Why do we implement Electronic Health Records (EHRs)? It’s not just to capture data. It’s to have the data so you can use it to make decisions to help your organization deliver better clinical care, meet compliance standards, increase margins, reduce inefficiency, and grow in a constantly changing environment.
In each of the examples below, our projects began with an implementation of an EHR. As we worked with these organizations through the implementation effort, we helped prepare them for ways to increase system adoption and effectiveness post Go Live. In the midst of an EHR implementation, it can be difficult to be proactive in creating plans and workflows to ensure that everything will run smoothly after the system goes live because much of the project team is busy getting the system ready to use. But this is an extremely important step that will help you optimize your organization’s clinical and financial outcomes while ensuring that you don’t run into major roadblocks once the system is in use.
When a new EHR goes live, there are bound to be some issues in the data based on system configuration issues or gaps in the staff workflow. These problems will cause some frustration and anxiety with staff, but it also has the potential to cause serious issues with your ability to maintain a smooth revenue cycle process. If there are data points that aren’t being captured properly you can begin to see much higher rejection rates on services or services that can’t even go out the door.
We ran into this situation when we went live with a large CMH that was transitioning from an old EHR to a new platform. After the Go Live cutover, they began to have a large volume of services that were being documented without the proper diagnosis information. We had previously identified this as a potential issue, though, so we proactively created reports to show staff who was missing information so they could get the bills out the door. We also used this data to identify specific programs, locations, and staff that was having issues, and then targeted them with messaging and training to ensure that we modified their workflow moving forward. Without this reporting and feedback mechanism, there would have likely been hundreds of thousands to millions of dollars that would have backed up in the system. By proactively defining this process, though, we were able to minimize the problem and the impact that it had on the organization’s cash flow post Go Live.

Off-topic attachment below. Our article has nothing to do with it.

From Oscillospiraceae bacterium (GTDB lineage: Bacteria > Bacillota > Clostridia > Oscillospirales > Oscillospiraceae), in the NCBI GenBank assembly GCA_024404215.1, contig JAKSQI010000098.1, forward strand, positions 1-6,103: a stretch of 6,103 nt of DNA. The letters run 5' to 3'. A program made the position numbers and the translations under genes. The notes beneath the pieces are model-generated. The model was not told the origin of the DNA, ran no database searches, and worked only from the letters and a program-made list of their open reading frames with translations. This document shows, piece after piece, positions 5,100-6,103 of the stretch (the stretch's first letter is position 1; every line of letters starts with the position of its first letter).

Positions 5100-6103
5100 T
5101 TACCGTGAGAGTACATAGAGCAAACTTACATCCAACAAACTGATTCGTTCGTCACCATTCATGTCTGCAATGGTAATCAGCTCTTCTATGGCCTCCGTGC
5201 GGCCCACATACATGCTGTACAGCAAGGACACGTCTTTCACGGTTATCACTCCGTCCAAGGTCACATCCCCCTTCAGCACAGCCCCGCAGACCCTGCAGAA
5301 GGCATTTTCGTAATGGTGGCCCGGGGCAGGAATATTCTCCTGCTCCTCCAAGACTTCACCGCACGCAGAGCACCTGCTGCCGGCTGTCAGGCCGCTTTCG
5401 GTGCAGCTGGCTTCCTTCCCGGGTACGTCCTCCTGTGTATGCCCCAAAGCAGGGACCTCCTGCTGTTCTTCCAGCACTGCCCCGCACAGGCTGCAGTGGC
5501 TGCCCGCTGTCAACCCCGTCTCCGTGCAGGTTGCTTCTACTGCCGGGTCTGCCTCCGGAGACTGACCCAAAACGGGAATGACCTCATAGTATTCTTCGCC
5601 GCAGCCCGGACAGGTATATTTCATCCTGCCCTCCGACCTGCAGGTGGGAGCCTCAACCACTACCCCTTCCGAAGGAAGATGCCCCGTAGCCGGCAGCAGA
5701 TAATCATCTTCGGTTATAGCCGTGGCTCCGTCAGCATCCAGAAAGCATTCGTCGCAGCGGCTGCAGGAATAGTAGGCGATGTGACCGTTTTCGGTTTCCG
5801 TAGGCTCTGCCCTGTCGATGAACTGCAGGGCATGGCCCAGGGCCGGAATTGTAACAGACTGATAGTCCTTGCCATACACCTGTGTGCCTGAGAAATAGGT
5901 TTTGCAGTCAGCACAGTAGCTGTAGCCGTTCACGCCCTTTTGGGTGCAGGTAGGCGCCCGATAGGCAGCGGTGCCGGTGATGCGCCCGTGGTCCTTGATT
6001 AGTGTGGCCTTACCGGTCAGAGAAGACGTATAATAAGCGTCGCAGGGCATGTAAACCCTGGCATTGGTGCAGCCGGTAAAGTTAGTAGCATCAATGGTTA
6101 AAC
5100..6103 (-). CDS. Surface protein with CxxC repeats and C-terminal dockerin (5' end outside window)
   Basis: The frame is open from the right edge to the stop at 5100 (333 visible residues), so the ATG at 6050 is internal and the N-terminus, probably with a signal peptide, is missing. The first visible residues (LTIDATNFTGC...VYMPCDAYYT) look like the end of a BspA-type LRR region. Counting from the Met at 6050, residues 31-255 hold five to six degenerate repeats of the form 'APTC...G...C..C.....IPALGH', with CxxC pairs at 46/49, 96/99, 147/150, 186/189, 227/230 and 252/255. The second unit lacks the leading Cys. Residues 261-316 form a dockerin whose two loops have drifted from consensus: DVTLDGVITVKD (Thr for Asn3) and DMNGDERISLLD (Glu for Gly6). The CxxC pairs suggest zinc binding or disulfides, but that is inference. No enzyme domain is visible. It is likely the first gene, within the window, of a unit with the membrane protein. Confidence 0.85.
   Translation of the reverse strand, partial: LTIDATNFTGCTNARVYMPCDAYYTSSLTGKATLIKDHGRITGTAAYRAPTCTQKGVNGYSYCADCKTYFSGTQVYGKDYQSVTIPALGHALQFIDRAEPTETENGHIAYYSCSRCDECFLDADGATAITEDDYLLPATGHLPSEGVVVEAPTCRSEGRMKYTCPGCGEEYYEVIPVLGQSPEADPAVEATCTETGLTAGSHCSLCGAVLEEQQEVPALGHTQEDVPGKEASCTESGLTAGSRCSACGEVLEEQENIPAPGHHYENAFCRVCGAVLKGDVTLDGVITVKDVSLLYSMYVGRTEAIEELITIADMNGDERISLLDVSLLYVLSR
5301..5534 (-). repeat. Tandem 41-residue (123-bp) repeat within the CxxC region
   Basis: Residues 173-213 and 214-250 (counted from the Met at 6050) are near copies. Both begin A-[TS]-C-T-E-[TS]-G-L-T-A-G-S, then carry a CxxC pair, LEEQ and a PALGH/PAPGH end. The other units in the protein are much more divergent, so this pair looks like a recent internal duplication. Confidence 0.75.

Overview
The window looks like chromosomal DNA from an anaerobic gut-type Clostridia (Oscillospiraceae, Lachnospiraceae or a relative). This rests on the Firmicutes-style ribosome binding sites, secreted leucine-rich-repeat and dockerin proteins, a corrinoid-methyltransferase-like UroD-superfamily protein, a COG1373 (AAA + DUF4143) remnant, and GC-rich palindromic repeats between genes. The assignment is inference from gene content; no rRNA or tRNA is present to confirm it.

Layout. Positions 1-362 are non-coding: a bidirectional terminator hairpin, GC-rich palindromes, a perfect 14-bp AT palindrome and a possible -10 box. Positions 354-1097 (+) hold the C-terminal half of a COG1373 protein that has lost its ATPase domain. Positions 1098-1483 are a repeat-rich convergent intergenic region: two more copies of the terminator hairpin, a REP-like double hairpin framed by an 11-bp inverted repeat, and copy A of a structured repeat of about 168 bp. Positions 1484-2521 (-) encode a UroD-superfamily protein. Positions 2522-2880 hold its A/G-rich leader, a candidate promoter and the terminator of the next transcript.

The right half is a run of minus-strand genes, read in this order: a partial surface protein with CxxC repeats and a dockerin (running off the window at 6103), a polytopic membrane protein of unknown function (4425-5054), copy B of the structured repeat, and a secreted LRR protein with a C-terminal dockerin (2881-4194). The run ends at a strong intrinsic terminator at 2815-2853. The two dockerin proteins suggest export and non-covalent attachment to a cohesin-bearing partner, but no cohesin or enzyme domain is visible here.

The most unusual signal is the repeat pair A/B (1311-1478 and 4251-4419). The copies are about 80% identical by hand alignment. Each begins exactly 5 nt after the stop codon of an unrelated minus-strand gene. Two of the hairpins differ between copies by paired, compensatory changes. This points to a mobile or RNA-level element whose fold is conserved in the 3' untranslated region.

A major initiative when an EHR goes live is ensuring that the adoption rate amongst users is high, and also monitoring what updates are needed to forms or reports to ensure that the staff is properly supported. The hard part of this process is that it is usually based on anecdotal evidence from staff, and that isn’t always going to be complete and accurate during the chaos of an EHR Go Live.
During one of our implementations, we reviewed the volume of some of our client’s commonly used forms to create an estimate of how many should be completed each day based on assumed post-live service levels. We then created reports in the new system to monitor which forms were being used and when so we could easily identify if people were using the clinical documents as expected. When we identified outliers, we immediately created targeted messaging to team leaders and staff to make the necessary adjustments to processes.
Similarly, IT teams and leadership usually get inundated with report requests once a system goes live, and they all tend to be needed immediately. We had a process in place to prioritize and rollout new reports, but we also created a single report to illustrate how many staff were accessing the standard and custom reports in the system. So, when we built an “emergency” report and subsequently found that no one was actually using it, we were able to identify the issue (or culprit) and could start a conversation to change the prioritization and development process.
Another powerful way that you can use the data from an EHR is to ensure alignment between your organizational goals and the staff incentives that will help to realize those goals. In one instance, we helped to develop reports and statistics to assist in developing a bonus program for Prescribers that was aimed to increase productivity across a large Prescriber population.
After the dust of their EHR Implementation settled, we worked with our client to design reports to measure Prescriber productivity by the day, month, and year. To ensure we were comparing apples to apples, though, we made sure to break down the data by procedure type so that variables like service duration and reimbursement could be taken into account. Based on that information, our client was able to determine an average threshold that they thought was a reasonable “high efficiency” productivity target and offered financial incentives for anyone that exceeded that target.
In the first year, less than 50% of the Prescribers met this threshold, but the initiative is helping to drive behavior that aligns with organizational goals. The Prescribers that aren’t hitting the target are able to receive support, training, and ongoing assistance to become more productive, and with the incentive for a significant end of year bonus, most of the Prescribers have bought into trying to get themselves up to that level.All Thought Leadership